Free Thyroxine (T4 free)
Why this test?
For the diagnosis of the thyroid gland function disorders and control over their treatment.
To diagnose the causes of female infertility.
For the diagnosis of congenital hypothyroidism.
In what cases is it prescribed?
With symptoms of hyperthyroidism: rapid heartbeat, increased irritability, weight loss, insomnia, trembling hands, weakness, rapid fatigue, diarrhea (in some cases), increased sensitivity to light, impaired vision, swelling around the eyes, their dryness, redness, protrusion of the eyeballs apples.
With symptoms of hypothyroidism: weight gain, dry skin, constipation, cold intolerance, edema, hair loss, irregular menstruation in women.
With advanced hypothyroidism, complications such as heart rhythm disturbances, ischemia of the heart muscle, and coma may develop. In children, hypothyroidism sometimes causes a delay in physical and mental development - cretinism.
During a preventive (for example, annual) examination together with other laboratory tests (general analysis of blood and urine, various biochemical indicators).
To monitor the treatment of thyroid diseases - periodically together with the study of thyroid-stimulating hormone (at least once every 3 months).
Pregnant, prone to thyroid diseases or suffering from them - for timely detection of thyroid hormone secretion disorders (they can lead to termination of pregnancy or congenital pathology of the fetus).
In the first days of life, newborns born to mothers with thyroid diseases.
During the analysis, the concentration in the blood of the main thyroid hormone fraction - thyroxine (T4) – (that is not associated with proteins) is determined. This is one of the most important tests for evaluating the function of the thyroid gland, its results do not depend on the concentration of proteins that bind thyroxine in the blood plasma, and allow to detect the level of only the active part of the hormone. Most often, this test is prescribed together with the measurement of the concentration of thyroid-stimulating hormone (TSH) - the regulator of the function of the thyroid gland. The thyroid gland controls metabolism and the intensity of energy consumption by the body. It works according to the feedback mechanism with the pituitary gland. The pituitary gland secretes thyrotropin (TSH) in response to a decrease in the concentration of thyroxine (T4), thereby stimulating the thyroid gland to produce hormones. When the level of thyroxine increases, the pituitary gland begins to produce less thyroid-stimulating hormone and the secretion of thyroxine by the thyroid gland decreases.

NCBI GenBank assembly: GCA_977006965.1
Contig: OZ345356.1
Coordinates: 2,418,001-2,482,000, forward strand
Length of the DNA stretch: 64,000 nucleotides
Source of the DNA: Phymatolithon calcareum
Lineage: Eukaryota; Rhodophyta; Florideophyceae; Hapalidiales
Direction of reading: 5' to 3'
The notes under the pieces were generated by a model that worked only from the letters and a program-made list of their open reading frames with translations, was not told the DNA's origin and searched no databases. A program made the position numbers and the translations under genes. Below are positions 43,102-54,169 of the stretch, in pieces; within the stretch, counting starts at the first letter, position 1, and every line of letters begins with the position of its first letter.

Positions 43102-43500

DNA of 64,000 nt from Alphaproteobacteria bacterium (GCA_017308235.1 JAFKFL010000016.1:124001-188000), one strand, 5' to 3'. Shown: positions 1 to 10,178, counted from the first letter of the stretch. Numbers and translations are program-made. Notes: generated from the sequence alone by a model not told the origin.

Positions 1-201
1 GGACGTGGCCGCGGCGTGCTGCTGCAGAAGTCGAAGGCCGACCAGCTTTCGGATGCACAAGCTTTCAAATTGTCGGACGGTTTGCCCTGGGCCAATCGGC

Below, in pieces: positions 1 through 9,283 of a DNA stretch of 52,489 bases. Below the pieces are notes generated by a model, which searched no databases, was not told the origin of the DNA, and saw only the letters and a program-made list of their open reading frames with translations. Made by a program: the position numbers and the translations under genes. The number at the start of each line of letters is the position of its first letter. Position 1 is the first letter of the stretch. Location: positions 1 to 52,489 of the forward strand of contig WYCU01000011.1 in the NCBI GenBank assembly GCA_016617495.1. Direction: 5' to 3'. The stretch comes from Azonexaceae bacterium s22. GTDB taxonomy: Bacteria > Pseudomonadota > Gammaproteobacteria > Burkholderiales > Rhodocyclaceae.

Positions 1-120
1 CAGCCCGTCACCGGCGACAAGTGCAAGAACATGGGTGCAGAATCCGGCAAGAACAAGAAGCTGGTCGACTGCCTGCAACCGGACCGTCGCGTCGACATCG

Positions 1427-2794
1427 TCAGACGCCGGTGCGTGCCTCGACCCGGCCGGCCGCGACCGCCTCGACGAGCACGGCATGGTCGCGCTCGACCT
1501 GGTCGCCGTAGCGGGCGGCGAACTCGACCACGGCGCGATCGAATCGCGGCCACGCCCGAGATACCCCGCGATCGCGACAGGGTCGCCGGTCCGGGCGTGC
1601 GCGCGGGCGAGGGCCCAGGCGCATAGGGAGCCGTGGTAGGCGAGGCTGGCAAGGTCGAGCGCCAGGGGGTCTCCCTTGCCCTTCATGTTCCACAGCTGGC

Thyroxine (T4) makes up about 90% of the total amount of hormones secreted by the thyroid gland. In the blood, T4 is found either in free form or in the form bound to globulin proteins. The main part of all thyroxine is in bound form and only 0.1% is in free form. It is the free fraction of the T4 hormone that is the most biologically active.
If the thyroid gland is not able to produce the required amount of thyroxine or not enough thyroid-stimulating hormone is produced to stimulate it, symptoms of hypothyroidism appear. In patients with a reduced level of T4, body weight increases, the skin dries up, fatigue increases, they become very sensitive to cold, and in women the menstrual cycle is disturbed. If the level of free T4 is higher than normal, the metabolic processes in the body and the production of energy in the cells increase, which leads to hyperthyroidism, which is characterized by rapid heartbeat, anxiety, weight loss, sleep disturbances, tremors in the hands, dry and red eyes, puffy face.
The most common cause of thyroid hormone imbalance is autoimmune damage to the gland. This can be Based's disease (causes hyperthyroidism with an increased free T4) or Hashimoto's thyroiditis (causes hypothyroidism - free T4 is reduced).